I know that one of things you want to keep is contractor status, correct?
Currently, we exist in a loophole. It leans more towards the independent contractor side. I don’t have all the answers as to how we can reconcile or find what our true status is. I don’t think we’re there yet. Certainly, the vast majority of strippers that I’ve spoken with and club operators and owners, we pretty much only understand that we don’t want to be considered employees and there are several reasons why. First of all, there are so many venues in town. If you enact minimum wage and force these venues to pay us minimum wage, it’s going to put a lot of them out of business. Economically, I don’t want to put people out of work. The second reason is a lot of people working in entertainment or the adult environment, we do have other hobbies, education, and we have other jobs. But due to discriminatory hiring, if Susie Stripper with her PhD in literature wants to go back to school and continue being a college professor -- and I’ve met women who are college professors and strip in secret -- if she’s subject to a background check and it shows up as entertainer on her work background because she had to list it, since she was considered an employee, she may or may not be hired, whether or not she’s qualified, simply because of discrimination. A lot of entertainers really don’t want to have to be forced to list this work because we know that it could affect our future conventional work choices.
One thing that stands out to me about the route that y’all are taking by lobbying the legislature directly is that legislation can’t quite fix the discrimination you’re describing. The point that you just raised gets to some much deeper cultural issues that aren’t going to be remedied by passing laws. How do you reconcile those things, if there is a way to reconcile them? How do you direct your activism on one front and not the other?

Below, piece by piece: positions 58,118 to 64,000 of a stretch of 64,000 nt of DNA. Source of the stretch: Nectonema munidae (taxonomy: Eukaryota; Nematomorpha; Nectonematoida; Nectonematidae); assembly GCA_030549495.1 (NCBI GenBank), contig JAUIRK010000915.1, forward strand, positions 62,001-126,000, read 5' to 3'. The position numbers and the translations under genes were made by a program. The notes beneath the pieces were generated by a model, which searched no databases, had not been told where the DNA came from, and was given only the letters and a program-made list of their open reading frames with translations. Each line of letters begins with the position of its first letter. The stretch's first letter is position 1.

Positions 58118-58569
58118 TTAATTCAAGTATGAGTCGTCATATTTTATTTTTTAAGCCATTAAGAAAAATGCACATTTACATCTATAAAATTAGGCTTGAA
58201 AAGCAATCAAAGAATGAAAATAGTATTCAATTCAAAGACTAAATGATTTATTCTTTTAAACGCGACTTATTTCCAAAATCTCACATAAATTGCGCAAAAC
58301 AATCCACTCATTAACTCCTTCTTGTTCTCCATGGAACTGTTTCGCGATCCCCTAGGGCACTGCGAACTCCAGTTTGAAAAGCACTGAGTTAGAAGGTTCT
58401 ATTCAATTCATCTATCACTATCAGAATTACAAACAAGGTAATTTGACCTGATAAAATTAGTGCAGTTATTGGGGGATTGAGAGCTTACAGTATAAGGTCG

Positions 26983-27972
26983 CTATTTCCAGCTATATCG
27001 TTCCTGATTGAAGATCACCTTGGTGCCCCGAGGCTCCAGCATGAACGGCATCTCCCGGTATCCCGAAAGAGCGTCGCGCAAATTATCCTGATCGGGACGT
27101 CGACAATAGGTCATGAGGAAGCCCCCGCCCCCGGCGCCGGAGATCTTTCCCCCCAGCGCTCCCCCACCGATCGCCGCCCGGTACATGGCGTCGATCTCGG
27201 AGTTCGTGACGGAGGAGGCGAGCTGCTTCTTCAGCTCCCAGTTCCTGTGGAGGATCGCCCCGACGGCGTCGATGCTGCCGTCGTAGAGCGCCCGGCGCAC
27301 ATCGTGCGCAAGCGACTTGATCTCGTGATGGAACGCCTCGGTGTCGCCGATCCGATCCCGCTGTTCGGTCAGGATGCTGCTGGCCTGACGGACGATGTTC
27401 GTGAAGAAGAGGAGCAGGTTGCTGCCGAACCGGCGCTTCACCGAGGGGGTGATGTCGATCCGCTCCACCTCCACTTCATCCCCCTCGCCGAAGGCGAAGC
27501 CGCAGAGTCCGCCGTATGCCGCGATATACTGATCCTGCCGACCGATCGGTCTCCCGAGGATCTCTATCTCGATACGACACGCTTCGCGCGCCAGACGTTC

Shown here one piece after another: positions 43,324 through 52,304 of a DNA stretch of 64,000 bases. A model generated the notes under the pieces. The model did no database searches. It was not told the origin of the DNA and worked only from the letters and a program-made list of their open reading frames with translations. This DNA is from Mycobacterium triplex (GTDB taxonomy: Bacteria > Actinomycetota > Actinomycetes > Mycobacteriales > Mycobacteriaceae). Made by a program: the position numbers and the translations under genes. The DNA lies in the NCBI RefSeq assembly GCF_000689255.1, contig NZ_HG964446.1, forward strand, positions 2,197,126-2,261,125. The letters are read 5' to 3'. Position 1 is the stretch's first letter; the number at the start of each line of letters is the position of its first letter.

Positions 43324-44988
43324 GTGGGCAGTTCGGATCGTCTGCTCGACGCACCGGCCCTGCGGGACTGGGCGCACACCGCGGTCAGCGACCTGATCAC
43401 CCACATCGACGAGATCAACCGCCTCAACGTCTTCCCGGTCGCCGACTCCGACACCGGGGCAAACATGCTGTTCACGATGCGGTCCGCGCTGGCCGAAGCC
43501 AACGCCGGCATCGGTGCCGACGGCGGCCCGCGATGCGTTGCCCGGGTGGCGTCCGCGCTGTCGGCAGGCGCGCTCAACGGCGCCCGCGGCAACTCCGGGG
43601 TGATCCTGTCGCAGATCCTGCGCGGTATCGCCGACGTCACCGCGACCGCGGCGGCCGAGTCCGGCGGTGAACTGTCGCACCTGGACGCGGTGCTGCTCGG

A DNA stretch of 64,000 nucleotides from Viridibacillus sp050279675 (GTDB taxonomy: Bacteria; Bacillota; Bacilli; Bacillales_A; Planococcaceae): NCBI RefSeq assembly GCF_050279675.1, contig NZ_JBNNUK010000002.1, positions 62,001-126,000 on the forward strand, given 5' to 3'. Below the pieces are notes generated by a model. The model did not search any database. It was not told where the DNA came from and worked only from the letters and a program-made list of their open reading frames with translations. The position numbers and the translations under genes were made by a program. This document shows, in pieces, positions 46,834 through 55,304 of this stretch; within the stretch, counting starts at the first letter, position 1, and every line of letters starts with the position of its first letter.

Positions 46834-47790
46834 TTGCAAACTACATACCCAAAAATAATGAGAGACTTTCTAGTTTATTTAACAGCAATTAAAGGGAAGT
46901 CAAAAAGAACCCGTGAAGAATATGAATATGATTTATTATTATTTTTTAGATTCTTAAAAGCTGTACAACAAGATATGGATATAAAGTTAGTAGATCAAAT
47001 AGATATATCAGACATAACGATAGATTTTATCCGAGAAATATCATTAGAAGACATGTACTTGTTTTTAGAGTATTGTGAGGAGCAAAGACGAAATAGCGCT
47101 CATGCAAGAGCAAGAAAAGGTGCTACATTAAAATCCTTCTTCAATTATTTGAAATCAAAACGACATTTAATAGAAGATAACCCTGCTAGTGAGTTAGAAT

I think I understand what you’re asking. There’s two other bills that we would push. One of them, and we’re still writing these terms, would require a posted and mandatory list of worker’s rights that would be present in every common area, so a dressing room most certainly. This would include stuff like the right to refuse service, which a lot of entertainers don’t really currently know they have. I spoke with a woman who had been stripping about seven or eight years. She was working in a downtown club. She was asked to do a VIP room with a man that she didn’t feel safe with because of the way he was behaving. He pulled his penis out in the room. She left the room. Her manager told her, “You have to go back in there and finish your time.” She said, “I think he’s going to rape me or touch me,” and the manager said, “I don’t care. Get back in there or you’re fired.” She walked off and hasn’t stripped since. She felt unsafe, but she was not given the option to refuse service. I think when you inform a workforce that they do indeed matter, I think that improves overall self-esteem and it improves confidence. I think that ties into removing stigma, because I know that if I speak out in support of what I do, I‘m going to be met with disrespect. However, I know that my peers, who hear me being able to speak out about it -- it empowers them and then they’re able to do the same. I think the formal ways of enforcing structural integrity are just another way of reminding the worker: You are human and you do matter. And I think that could have an effect that could be really positive.